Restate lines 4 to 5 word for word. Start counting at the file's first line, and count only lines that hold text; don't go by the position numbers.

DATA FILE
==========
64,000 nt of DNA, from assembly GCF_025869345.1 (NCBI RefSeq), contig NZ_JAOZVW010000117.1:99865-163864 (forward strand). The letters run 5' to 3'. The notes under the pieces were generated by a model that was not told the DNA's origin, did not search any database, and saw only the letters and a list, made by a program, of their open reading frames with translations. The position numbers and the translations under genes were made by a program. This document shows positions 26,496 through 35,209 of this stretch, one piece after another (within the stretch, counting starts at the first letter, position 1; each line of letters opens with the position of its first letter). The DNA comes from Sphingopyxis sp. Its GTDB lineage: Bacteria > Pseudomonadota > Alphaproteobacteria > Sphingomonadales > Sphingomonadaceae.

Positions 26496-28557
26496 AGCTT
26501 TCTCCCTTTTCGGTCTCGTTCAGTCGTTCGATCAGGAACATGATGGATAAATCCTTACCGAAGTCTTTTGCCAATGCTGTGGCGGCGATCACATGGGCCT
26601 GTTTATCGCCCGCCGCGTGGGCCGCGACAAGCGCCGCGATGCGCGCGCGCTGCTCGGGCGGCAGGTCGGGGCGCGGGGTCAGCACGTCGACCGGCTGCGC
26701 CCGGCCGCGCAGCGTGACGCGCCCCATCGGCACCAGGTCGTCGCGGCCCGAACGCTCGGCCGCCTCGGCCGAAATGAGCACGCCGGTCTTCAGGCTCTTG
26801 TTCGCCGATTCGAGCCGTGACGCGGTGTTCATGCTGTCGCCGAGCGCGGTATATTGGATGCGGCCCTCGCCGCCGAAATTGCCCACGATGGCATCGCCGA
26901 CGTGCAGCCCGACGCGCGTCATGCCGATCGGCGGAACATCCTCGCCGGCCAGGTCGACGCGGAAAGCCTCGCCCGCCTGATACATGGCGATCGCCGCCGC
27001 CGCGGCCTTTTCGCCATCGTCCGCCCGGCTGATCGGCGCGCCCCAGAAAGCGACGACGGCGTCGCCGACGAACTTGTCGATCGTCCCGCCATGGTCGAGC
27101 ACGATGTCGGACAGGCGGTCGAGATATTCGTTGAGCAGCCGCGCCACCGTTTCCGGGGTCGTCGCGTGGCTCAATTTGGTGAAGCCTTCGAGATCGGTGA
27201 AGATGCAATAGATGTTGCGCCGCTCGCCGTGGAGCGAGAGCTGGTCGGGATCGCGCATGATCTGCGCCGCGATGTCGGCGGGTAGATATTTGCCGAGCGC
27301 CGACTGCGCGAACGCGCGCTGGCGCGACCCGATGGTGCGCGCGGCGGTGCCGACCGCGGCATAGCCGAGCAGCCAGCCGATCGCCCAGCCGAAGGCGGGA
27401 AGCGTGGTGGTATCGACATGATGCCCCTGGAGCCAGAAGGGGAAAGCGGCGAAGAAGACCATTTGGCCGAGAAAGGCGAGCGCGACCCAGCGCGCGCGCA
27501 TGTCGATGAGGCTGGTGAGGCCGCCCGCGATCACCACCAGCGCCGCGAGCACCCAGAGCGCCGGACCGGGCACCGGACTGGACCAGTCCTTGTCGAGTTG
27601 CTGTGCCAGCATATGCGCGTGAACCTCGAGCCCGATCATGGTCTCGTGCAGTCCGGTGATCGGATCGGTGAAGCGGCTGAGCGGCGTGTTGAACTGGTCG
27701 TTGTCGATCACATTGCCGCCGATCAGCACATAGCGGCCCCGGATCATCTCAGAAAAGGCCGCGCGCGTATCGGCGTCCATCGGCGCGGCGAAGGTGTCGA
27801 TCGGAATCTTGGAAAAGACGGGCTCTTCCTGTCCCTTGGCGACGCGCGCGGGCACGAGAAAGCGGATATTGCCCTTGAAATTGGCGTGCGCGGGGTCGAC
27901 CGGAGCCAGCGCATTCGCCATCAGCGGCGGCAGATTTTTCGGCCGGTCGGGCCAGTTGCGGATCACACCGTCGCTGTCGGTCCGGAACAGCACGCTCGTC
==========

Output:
26501 TCTCCCTTTTCGGTCTCGTTCAGTCGTTCGATCAGGAACATGATGGATAAATCCTTACCGAAGTCTTTTGCCAATGCTGTGGCGGCGATCACATGGGCCT
26601 GTTTATCGCCCGCCGCGTGGGCCGCGACAAGCGCCGCGATGCGCGCGCGCTGCTCGGGCGGCAGGTCGGGGCGCGGGGTCAGCACGTCGACCGGCTGCGC